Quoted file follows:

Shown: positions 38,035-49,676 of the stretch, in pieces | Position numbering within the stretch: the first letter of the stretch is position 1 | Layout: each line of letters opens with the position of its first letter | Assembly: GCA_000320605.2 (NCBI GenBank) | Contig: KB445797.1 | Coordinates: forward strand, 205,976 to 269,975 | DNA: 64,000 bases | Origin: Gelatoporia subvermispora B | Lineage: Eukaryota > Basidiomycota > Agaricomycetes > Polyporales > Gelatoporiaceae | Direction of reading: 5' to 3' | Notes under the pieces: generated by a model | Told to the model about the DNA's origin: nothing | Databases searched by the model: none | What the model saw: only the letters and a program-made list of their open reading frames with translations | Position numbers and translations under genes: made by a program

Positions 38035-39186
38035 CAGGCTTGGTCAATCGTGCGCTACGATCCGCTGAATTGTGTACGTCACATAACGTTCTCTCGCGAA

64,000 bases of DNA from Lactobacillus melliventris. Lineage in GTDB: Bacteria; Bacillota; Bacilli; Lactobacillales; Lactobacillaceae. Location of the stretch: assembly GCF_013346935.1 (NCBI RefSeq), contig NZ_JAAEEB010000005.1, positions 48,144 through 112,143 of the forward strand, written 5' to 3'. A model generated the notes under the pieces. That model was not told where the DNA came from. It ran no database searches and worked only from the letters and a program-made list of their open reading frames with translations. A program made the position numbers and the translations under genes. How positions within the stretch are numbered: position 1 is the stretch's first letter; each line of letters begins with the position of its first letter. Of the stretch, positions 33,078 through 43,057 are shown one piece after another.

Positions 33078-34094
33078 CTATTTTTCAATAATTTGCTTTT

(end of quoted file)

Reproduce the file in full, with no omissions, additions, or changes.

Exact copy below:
Shown: positions 38,035-49,676 of the stretch, in pieces | Position numbering within the stretch: the first letter of the stretch is position 1 | Layout: each line of letters opens with the position of its first letter | Assembly: GCA_000320605.2 (NCBI GenBank) | Contig: KB445797.1 | Coordinates: forward strand, 205,976 to 269,975 | DNA: 64,000 bases | Origin: Gelatoporia subvermispora B | Lineage: Eukaryota > Basidiomycota > Agaricomycetes > Polyporales > Gelatoporiaceae | Direction of reading: 5' to 3' | Notes under the pieces: generated by a model | Told to the model about the DNA's origin: nothing | Databases searched by the model: none | What the model saw: only the letters and a program-made list of their open reading frames with translations | Position numbers and translations under genes: made by a program

Positions 38035-39186
38035 CAGGCTTGGTCAATCGTGCGCTACGATCCGCTGAATTGTGTACGTCACATAACGTTCTCTCGCGAA

64,000 bases of DNA from Lactobacillus melliventris. Lineage in GTDB: Bacteria; Bacillota; Bacilli; Lactobacillales; Lactobacillaceae. Location of the stretch: assembly GCF_013346935.1 (NCBI RefSeq), contig NZ_JAAEEB010000005.1, positions 48,144 through 112,143 of the forward strand, written 5' to 3'. A model generated the notes under the pieces. That model was not told where the DNA came from. It ran no database searches and worked only from the letters and a program-made list of their open reading frames with translations. A program made the position numbers and the translations under genes. How positions within the stretch are numbered: position 1 is the stretch's first letter; each line of letters begins with the position of its first letter. Of the stretch, positions 33,078 through 43,057 are shown one piece after another.

Positions 33078-34094
33078 CTATTTTTCAATAATTTGCTTTT